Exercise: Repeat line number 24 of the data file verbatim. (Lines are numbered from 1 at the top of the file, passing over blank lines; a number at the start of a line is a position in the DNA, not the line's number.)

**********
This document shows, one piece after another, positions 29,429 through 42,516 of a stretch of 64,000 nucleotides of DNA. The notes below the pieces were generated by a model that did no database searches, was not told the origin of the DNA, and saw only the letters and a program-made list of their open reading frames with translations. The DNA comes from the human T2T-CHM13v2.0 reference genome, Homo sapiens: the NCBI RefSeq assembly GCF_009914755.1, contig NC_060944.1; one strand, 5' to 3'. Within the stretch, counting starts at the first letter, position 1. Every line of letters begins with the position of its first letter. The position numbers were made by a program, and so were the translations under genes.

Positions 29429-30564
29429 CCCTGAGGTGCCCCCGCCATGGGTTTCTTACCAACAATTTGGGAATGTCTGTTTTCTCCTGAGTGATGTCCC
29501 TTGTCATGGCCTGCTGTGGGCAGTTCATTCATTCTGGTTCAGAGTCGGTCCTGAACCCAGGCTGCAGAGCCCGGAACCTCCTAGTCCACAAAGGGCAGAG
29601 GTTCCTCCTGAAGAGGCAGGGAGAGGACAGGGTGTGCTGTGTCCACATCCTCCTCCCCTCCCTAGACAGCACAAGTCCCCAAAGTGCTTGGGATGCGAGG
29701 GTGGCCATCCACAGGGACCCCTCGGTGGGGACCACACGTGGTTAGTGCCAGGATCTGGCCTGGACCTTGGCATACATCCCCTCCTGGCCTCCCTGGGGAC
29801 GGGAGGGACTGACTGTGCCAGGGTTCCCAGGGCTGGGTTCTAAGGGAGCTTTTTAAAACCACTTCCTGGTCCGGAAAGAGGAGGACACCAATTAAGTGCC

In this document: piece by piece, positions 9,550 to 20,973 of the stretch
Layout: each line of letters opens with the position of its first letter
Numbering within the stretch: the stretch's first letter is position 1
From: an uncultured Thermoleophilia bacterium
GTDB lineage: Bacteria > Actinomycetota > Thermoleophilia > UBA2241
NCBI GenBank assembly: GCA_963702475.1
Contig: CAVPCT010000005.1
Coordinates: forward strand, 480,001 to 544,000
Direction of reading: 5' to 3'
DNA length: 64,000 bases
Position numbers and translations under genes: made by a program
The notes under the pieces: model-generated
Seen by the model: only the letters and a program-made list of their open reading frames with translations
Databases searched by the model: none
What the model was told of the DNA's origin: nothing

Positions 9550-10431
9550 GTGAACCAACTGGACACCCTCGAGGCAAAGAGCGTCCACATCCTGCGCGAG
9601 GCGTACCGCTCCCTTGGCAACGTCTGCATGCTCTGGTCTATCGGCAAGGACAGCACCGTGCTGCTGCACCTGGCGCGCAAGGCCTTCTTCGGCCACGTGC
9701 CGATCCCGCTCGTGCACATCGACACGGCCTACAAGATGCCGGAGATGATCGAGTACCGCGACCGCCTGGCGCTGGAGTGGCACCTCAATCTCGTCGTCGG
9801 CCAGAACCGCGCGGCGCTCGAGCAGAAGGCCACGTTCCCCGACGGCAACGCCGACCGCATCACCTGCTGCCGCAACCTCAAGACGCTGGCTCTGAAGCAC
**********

9550 GTGAACCAACTGGACACCCTCGAGGCAAAGAGCGTCCACATCCTGCGCGAG